In the coming year, the University of California, Merced, will appoint new leadership, open additional buildings, increase enrollment and hire more faculty members.
"UC Merced continues to gain momentum as it heads into 2011, the middle of its sixth academic year," Chancellor Steve Kang said. "The passing year was filled with many achievements that have positioned the campus to be a leader in the Valley in numerous ways."
The spring semester will begin Jan. 18, 2011. Despite unprecedented budget challenges, UC Merced has continued to grow. Student enrollment is at 4,381, a 28 percent increase over last year, and economic investment has topped $1.1 billion statewide.
The biggest story for the university next year will likely be the naming of the campus' third chancellor. With Kang stepping down at the end of June to focus on his research into integrated circuits, the UC Office of the President is in the midst of conducting a nationwide search to recruit someone to fill the top campus leadership position. A successor should be named in the spring.
Kang was appointed chancellor in 2007 and has guided campus from fewer than 1,300 students to more than 4,000. The campus' footprint has also expanded under his leadership and continues to grow.
The campus will also be filling another key leadership slot — the dean of the School of Natural Sciences. Founding Dean Maria Pallavicini accepted the provost position with University of the Pacific and begins there in February. A search committee is being formed to find a successor before the Fall 2011 semester begins.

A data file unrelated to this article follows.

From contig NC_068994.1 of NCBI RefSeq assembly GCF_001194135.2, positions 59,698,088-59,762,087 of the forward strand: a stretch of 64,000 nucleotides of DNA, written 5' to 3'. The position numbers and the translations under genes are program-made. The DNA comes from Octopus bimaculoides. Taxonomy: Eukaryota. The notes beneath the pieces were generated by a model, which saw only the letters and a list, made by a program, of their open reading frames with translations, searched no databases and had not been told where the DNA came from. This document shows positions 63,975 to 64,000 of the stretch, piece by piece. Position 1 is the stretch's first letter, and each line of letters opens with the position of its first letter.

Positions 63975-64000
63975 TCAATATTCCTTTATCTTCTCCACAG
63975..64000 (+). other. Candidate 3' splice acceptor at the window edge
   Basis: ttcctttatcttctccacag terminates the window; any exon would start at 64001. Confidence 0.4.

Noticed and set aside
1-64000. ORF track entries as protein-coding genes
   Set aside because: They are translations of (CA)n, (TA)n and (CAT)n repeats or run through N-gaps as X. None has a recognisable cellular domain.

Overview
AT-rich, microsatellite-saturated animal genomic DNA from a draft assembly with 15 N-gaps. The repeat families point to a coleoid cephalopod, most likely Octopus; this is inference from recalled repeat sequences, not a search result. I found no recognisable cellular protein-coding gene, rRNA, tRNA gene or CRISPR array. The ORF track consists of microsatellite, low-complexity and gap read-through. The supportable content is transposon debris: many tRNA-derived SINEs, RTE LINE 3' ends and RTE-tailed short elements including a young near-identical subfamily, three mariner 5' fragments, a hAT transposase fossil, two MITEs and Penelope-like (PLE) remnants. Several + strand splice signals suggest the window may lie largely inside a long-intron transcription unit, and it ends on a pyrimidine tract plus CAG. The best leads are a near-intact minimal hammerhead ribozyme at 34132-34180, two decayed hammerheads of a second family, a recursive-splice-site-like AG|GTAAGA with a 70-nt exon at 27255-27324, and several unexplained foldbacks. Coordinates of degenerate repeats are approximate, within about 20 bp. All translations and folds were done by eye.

Pallavicini was appointed to the post in 2002. She previously was a professor at UCSF. As a founding dean, she was instrumental in developing the academic offerings within the school. Most recently, she oversaw the construction of the campus' stem cell foundry, which was funded by the California Institute for Regenerative Medicine.
Construction on the Social Sciences and Management Building will conclude during the summer. The three-story building, scheduled to open in Fall 2011, will be the campus' newest academic building and accommodate the growth in the number of faculty members. Later in the year, crews will begin construction on the Science and Engineering Building 2, which will contain additional lab, classroom and office space. Both buildings will meet the campus' commitment to environmentally friendly design and construction, with a minimum goal of a gold rating from the U.S. Green Building Council's LEED program.
The campus will be adding about 50 more faculty members in the next few years to accommodate the increase in enrollment and to help in establishing the campus' management school, which will train students to be the business leaders of tomorrow.
The tenure-track faculty members will be tasked with developing innovative interdisciplinary research programs while also teaching at the undergraduate and graduate levels.